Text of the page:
Centennial Trail State Park is a 37 mile paved trail, managed by Riverside State Park. The park consists of a paved trail meandering along the Spokane River and extending from Nine Mile Falls to the Idaho state line. The trail allows hikers, bikers, inline skaters, and other foot-powered travelers to enjoy a leisurely stroll or an energetic workout. The trail is marked by sites of historic and archaeological interest.
Washington State Parks is currently working with the Spokane Tribes and the Friends of the Centennial Trail to create marking and interpretation of over 40 sites. Contact Riverside State Park for questions regarding interpretive opportunities at 509-465-5064
The park, which is a 37-mile-long trail, is open to hikers, mountain bikers, joggers, roller-bladers and (in some spots) equestrians. The trailheads are marked with the Centennial Trail logo.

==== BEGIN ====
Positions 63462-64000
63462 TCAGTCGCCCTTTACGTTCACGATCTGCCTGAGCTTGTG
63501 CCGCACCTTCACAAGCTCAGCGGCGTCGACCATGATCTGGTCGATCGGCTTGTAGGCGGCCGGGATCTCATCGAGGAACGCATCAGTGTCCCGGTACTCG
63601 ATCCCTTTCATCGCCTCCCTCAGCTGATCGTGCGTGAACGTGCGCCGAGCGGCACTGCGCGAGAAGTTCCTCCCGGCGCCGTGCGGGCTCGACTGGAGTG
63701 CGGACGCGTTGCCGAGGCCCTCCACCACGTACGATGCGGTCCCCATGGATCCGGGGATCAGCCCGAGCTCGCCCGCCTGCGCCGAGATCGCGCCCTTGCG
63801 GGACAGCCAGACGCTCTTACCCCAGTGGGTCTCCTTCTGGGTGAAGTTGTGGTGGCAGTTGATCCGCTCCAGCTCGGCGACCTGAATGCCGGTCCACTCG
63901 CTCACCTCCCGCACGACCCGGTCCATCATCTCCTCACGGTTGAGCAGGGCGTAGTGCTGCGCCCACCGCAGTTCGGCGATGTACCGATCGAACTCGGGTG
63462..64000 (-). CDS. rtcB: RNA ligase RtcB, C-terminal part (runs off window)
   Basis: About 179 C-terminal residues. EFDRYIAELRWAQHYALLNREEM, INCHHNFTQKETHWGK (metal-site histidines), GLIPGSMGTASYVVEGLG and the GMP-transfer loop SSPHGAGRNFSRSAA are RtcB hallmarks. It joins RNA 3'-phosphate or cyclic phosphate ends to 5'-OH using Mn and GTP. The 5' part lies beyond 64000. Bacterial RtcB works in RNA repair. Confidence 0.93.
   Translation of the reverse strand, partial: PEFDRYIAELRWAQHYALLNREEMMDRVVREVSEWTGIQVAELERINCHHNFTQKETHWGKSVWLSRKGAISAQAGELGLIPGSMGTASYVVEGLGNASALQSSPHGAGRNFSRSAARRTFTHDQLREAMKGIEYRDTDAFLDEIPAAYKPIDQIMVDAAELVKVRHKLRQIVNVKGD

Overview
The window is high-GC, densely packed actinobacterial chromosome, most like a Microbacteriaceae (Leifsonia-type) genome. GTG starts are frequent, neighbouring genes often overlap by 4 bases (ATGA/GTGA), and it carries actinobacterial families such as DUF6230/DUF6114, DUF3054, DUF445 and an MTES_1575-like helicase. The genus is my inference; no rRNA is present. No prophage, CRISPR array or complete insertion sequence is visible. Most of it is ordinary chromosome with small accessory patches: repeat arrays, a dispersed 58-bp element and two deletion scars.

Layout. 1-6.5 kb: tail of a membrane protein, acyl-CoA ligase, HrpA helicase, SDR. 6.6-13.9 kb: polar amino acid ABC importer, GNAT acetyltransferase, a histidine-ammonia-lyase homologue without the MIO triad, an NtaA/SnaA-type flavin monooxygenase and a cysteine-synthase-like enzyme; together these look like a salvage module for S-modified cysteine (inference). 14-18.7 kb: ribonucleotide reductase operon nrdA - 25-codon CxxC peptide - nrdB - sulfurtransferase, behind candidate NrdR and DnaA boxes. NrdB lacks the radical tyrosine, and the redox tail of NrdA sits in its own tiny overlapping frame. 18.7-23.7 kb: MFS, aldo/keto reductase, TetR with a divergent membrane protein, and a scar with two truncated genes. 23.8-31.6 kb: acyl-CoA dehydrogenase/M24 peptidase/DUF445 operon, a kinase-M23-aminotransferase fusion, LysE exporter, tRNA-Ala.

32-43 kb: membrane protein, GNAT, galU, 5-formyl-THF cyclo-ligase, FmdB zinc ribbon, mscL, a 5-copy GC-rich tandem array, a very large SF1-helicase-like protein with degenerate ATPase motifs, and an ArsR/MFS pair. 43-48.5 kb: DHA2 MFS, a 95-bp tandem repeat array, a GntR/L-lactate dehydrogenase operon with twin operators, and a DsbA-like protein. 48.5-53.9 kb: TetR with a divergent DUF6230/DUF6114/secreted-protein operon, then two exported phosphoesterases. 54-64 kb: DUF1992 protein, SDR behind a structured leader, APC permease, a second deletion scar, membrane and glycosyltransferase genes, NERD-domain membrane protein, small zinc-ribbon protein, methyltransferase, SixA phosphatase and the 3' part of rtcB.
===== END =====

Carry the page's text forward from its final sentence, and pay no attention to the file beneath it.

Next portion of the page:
A recreational license is required for fishing and shellfish harvesting at Washington state parks. For regulations, fishing season information, or to purchase a recreational license, visit the Washington Department of Fish and Wildlife.
This is a day-use park, but two campgrounds are available at nearby Riverside State Park, located at mile 31 of the Centennial Trail. The Bowl and Pitcher area campground has 16 standard campsites, 16 utility hookup sites with electricity and water, one dump station, and two restrooms both with showers. Maximum site length is 45-feet (limited availability). The Nine Mile Recreation Area, two miles past the end of the trail, has three tent sites and 21 RV sites of varying length.
Reservations for Riverside State Park and Nine Mile Recreation Area can be made online or by calling 888-CAMPOUT (888-226-7688). For fee information, check out our camping rates page.
Visitors also can see the remains of a Civilian Conservation Corps camp, the site of the 1974 World’s Fair (in Spokane) and the Great Northern Railroad depot clock tower, built in 1902. The Deep Creek Canyon part of the trail is home to fossil beds surveyed by the Center for Northwest Anthropology at Washington State University. They are believed to be 11,000 years old.